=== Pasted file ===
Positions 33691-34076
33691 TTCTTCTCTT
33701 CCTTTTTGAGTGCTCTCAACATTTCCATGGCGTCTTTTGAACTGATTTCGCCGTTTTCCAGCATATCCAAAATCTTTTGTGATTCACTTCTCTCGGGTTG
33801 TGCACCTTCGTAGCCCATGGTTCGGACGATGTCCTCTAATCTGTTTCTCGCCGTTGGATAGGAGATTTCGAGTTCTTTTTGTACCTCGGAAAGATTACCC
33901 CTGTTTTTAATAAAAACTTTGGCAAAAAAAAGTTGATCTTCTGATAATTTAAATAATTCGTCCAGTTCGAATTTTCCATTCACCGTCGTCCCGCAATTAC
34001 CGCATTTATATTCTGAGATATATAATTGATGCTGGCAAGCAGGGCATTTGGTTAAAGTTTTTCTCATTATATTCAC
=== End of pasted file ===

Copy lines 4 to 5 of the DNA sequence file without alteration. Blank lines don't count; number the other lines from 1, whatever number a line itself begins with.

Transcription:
33801 TGCACCTTCGTAGCCCATGGTTCGGACGATGTCCTCTAATCTGTTTCTCGCCGTTGGATAGGAGATTTCGAGTTCTTTTTGTACCTCGGAAAGATTACCC
33901 CTGTTTTTAATAAAAACTTTGGCAAAAAAAAGTTGATCTTCTGATAATTTAAATAATTCGTCCAGTTCGAATTTTCCATTCACCGTCGTCCCGCAATTAC